Doe et al v. USD 237, the Smith Center School District et al
MEMORANDUM AND ORDER granting in part and denying in part 20 Plaintiffs' Amended Motion for Leave to Amend Complaint, and granting 36 Plaintiff Doe's Motion for Leave to Proceed by Pseudonym. Within seven (7) days of the date of this Order, Plaintiffs shall electronically file their proposed First Amended Complaint, revised in accordance with the rulings in this Memorandum and Order and further revised to specify which specific Defendant(s) each cause of action is asserted against. Signed by Magistrate Judge Teresa J. James on 9/1/2017. (byk)
IN THE UNITED STATES DISTRICT COURT
FOR THE DISTRICT OF KANSAS
JANE DOE, a minor individual,
and ANGELA HARRISON, Jane Doe’s
Mother, as next friend of Jane Doe,
USD No. 237, THE SMITH CENTER
SCHOOL DISTRICT, and BROCK
Case No. 16-cv-2801-JWL-TJJ
MEMORANDUM AND ORDER
Plaintiff Angela Harrison commenced this action, on behalf of her minor child under the
pseudonym Jane Doe, against USD No. 237, the Smith Center School District, and one of its
teachers and coaches, Brock Hutchinson. Plaintiffs assert claims for hostile educational
environment and retaliation against the School District, under Title IX of the Educational
Amendments of 1972,1 and claims against the School District and Hutchinson, under 42 U.S.C. §
1983. This matter is before the Court on Plaintiffs’ Amended Motion for Leave to Amend
Complaint (ECF No. 20) and Motion for Leave to Proceed by Pseudonym (ECF No. 36).
Defendants oppose both motions, arguing that the proposed amendment is futile and that Doe,
who has now reached the age of majority, has not demonstrated a need for privacy that
outweighs the public’s interest in open court proceedings to support her request to continue
proceeding under a pseudonym.
As explained below, Plaintiffs’ Amended Motion for Leave to Amend Complaint is
granted in part and denied in part. The Court concludes that it would be futile for Plaintiffs to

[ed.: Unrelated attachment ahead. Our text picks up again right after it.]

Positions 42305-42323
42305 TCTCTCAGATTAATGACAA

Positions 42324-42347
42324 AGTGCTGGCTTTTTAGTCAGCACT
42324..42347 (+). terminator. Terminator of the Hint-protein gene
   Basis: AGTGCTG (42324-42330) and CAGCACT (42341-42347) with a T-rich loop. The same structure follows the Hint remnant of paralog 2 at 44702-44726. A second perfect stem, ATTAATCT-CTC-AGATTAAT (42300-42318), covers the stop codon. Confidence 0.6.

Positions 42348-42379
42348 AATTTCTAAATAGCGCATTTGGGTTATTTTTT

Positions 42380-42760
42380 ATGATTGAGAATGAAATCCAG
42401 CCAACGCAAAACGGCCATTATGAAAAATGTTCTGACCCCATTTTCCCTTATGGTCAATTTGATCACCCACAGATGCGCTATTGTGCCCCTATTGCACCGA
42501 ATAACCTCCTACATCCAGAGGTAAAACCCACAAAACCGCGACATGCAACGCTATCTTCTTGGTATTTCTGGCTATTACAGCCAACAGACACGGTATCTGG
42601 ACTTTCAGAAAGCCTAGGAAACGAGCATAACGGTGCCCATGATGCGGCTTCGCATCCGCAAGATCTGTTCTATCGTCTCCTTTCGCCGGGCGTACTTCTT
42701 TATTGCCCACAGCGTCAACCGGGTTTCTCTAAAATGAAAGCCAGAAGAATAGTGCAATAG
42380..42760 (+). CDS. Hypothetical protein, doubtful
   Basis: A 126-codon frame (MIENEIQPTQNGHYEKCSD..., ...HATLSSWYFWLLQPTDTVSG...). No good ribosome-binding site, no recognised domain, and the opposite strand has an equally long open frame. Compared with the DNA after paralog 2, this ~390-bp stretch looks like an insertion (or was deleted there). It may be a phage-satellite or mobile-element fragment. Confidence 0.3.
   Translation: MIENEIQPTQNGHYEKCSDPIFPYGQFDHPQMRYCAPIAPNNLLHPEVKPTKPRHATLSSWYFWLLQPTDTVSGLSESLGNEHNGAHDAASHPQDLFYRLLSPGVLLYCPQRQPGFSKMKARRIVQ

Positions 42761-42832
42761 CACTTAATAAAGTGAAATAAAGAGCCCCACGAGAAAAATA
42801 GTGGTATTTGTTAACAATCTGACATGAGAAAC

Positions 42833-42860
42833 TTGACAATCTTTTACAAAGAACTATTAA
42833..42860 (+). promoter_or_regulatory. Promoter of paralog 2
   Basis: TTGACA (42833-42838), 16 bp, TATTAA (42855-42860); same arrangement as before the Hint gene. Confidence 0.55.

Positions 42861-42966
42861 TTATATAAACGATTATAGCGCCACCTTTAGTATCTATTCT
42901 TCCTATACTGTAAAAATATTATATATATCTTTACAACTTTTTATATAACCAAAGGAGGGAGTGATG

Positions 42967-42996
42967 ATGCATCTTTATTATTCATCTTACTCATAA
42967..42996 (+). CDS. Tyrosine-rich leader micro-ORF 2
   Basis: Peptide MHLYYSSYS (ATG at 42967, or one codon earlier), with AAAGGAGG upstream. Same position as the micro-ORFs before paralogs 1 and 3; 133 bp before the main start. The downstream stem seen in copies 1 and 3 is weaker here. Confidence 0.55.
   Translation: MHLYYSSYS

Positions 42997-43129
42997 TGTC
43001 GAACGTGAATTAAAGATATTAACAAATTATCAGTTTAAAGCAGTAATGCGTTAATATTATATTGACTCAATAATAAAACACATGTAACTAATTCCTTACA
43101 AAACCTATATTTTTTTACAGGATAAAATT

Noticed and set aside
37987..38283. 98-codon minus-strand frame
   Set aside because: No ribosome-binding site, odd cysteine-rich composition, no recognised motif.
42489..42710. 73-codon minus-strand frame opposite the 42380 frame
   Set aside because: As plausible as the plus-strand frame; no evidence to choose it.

20 U.S.C. § 1681 et seq.
amend their complaint to add their proposed claim for negligent supervision of children (Count
VIII) against Defendant Hutchinson. The motion is otherwise granted. Doe’s Motion for Leave
to Proceed by Pseudonym is also granted.
FACTUAL AND PROCEDURAL BACKGROUND
On October 12, 2016, Plaintiffs submitted a five-page single-spaced letter titled “Notice
of Claims Pursuant to K.S.A. 12-105b(d)” (“Notice”) to the School District through its school
board members and clerk.2 The Notice includes five sections of information, which it indicates
“the School District will need in order to review [Plaintiffs’] claims.” One of those sections,
titled “Concise statement of the factual basis of the claim,” alleges a number of specific incidents
of inappropriate conduct and statements, some sexual in nature, made by Hutchinson to or about
Doe. The Notice states that Plaintiffs will assert seven causes of action against the School
District under Kansas state law: Invasion of Privacy, Negligent Supervision of Employees,
Negligent Hiring of Employees, Negligent Retention of Employees, Respondeat
Superior/Vicarious Liability for Employee Conduct, Negligent Infliction of Emotional Distress
and Negligent Supervision of Children.
On November 1, 2016, the School District sent Plaintiffs a letter requesting additional
information and documents to facilitate the School District’s investigation. The letter requested a
statement from Doe “administered under oath before a duly qualified reporter.”3 Plaintiffs did
not respond with the documentation requested.
Plaintiffs filed their Complaint (ECF No. 1) on December 8, 2016. In Paragraphs 57–59,
Plaintiffs allege they had previously sent their Notice of Claims to the School District, placing it
Notice, ECF No. 35.
Nov. 1, 2016 letter, ECF No. 35-1.
on notice of the additional tort claims to be added by amendment after the Kansas Tort Claims
Act period expired.
On January 19, 2017, Hutchinson filed a motion to dismiss Plaintiffs’ claims against him.
In their response in opposition to the motion, Plaintiffs indicated that upon expiration of the
Kansas Tort Claims Act’s 120-day waiting period, on or about February 14, 2017, they would
seek leave to amend the complaint to include:
causes of actions for Invasion of Privacy, Negligent Supervision of
Employees, Negligent Retention of Employees, Respondeat
Superior/Vicarious Liability for Employee Conduct, Negligent Infliction
of Emotional Distress and Negligent Supervision of Children, as well as